In the field of health and medical care, Argentina compares favorably with other Latin American countries. National health policy is determined by the Department of Public Health, an agency of the Ministry of Social Welfare. In 1998 Argentina had an estimated 108,800 physicians, 28,900 dentists, 15,300 pharmacists, 29,000 nurses, and 11,100 medical technicians. There were an estimated 2.7 doctors per 1,000 people as of 1999. Nutritional requirements are comfortably met and, in 2000, 79% of the population had access to safe drinking water and 85% had adequate sanitation. Health and medical services for workers are provided by clinics of unions, and employers are usually required to provide free medical and pharmaceutical care for injured workers. Total health care expenditure was estimated at 8.4% of GDP as of 1999. In Argentina the private sector plays a role in the provision of health services, ensuring social security through organizations called Obras Sociales. Funding for health services comes from employee payroll taxes and contributions.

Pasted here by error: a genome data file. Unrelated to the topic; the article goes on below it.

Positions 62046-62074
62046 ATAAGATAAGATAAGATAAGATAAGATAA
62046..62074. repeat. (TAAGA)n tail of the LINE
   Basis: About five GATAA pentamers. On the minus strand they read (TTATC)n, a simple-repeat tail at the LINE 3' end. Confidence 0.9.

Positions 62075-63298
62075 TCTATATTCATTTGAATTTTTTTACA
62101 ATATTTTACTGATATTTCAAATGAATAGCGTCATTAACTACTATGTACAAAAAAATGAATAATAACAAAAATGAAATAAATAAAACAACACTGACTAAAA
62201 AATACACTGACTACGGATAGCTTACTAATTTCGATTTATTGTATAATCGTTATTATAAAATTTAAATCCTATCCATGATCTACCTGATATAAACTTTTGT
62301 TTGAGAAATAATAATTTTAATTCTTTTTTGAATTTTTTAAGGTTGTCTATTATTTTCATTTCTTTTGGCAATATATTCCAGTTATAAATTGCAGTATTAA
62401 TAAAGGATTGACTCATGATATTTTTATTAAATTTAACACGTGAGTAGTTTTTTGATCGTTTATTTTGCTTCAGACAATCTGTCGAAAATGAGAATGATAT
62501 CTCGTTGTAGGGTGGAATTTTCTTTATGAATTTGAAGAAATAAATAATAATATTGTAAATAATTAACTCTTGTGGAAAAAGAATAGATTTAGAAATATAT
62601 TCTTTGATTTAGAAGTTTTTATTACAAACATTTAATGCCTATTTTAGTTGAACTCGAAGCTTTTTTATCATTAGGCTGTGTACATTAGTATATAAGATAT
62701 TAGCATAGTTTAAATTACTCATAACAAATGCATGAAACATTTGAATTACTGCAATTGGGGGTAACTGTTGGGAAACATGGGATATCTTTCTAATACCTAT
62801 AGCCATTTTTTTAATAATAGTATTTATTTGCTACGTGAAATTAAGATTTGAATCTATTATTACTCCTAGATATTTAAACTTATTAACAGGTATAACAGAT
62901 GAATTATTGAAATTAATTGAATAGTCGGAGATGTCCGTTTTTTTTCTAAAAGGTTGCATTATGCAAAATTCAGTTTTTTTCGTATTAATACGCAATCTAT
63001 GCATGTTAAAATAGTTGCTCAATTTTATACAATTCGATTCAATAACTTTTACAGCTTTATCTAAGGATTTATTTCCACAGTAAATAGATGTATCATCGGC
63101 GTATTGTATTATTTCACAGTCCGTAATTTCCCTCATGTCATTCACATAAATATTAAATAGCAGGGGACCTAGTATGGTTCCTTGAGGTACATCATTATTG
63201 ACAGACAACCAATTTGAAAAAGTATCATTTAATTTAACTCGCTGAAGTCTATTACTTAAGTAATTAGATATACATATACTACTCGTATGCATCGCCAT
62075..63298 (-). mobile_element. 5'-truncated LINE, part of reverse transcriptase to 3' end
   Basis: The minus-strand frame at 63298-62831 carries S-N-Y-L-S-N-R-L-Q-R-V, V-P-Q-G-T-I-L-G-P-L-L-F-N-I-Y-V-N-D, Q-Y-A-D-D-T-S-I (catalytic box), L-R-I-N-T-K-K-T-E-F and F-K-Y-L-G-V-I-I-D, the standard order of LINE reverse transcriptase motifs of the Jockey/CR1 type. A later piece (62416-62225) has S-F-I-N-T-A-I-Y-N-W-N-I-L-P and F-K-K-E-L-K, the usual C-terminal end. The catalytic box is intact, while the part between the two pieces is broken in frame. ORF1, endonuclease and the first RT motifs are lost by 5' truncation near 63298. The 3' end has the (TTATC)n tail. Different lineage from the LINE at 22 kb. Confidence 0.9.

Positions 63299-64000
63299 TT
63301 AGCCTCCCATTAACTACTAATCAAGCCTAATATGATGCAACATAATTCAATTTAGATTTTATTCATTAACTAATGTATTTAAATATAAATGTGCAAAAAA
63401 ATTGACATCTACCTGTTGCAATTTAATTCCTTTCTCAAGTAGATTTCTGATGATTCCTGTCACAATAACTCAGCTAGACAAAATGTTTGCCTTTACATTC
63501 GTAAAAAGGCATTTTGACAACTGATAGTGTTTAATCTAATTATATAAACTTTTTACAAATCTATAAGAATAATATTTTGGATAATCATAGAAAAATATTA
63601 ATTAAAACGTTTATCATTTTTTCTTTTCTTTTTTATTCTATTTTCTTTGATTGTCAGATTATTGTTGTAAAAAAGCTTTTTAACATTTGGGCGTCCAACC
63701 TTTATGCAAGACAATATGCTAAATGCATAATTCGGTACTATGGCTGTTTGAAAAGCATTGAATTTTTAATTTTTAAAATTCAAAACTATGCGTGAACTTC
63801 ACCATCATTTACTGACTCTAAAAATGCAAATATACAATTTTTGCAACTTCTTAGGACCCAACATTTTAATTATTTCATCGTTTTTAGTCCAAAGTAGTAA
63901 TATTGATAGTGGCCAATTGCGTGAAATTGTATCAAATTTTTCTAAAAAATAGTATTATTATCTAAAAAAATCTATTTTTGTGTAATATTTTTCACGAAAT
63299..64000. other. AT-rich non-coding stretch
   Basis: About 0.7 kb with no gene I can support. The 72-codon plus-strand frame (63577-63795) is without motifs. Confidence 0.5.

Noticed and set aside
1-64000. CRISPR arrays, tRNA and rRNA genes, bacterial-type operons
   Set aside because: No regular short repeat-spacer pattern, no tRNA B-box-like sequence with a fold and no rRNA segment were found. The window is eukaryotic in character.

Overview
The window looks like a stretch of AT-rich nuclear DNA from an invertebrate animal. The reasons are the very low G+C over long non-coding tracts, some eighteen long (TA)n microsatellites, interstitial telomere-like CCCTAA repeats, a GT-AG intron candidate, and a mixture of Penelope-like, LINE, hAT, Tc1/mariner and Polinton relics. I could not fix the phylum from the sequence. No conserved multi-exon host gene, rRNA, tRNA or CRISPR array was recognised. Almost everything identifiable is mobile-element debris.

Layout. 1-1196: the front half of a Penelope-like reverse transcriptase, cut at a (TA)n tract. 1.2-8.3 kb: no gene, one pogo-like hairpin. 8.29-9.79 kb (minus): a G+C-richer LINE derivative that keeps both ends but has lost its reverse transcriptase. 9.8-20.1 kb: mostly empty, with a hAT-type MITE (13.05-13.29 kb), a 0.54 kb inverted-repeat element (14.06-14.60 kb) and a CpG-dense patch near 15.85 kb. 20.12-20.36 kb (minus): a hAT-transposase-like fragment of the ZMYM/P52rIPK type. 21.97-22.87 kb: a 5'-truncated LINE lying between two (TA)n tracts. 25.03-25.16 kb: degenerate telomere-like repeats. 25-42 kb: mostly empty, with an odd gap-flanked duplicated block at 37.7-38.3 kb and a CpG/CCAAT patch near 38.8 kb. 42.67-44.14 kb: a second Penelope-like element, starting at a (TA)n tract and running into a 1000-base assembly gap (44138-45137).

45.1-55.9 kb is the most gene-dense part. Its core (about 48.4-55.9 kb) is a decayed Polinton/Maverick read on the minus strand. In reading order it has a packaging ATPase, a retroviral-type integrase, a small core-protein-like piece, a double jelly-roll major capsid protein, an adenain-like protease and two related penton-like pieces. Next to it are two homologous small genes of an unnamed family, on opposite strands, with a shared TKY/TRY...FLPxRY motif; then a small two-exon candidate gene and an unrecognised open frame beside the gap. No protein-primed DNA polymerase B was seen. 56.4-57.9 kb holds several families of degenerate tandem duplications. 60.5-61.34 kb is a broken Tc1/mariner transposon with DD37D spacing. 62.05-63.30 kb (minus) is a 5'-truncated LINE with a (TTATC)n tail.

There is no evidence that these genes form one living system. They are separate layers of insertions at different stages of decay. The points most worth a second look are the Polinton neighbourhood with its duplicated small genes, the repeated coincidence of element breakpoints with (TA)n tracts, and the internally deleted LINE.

In 2000, the infant mortality rate was 17 per 1,000 live births. As of 1999, an estimated 7% of all births were classified as low birth weight. Between 1980 and 1993, 74% of married women (ages 15–49) used contraception.
Of the major infectious diseases, smallpox, malaria, and diphtheria have been virtually eliminated and poliomyelitis has been greatly reduced. The incidence of tuberculosis in 1999 was 55 per 100,000 people, down 47% from 20 years earlier. In the same year, one-year-old children were immunized against the following diseases: diphtheria, pertussis, and tetanus, 88%; and measles, 99%. Life expectancy averaged 75 years (79 years for females and 71 years for males) in 1999. As of 1998 maternal mortality was estimated at 38 per 100,000 live births. The overall death rate in 1999 was 7.6 per 1,000 people. The HIV rate was0.69 per 100 adults in 1999, when a total of 130,000 people were infected. Argentina reported the second-highest incidence of AIDS cases (41 per million) in South America during the mid-1990s. HIV spread rapidly throughout Argentina via intravenous drug use soon after the first cases of HIV infection were reported. By the end of the year 2000, a total of 18,824 cases of AIDS had been reported in the country.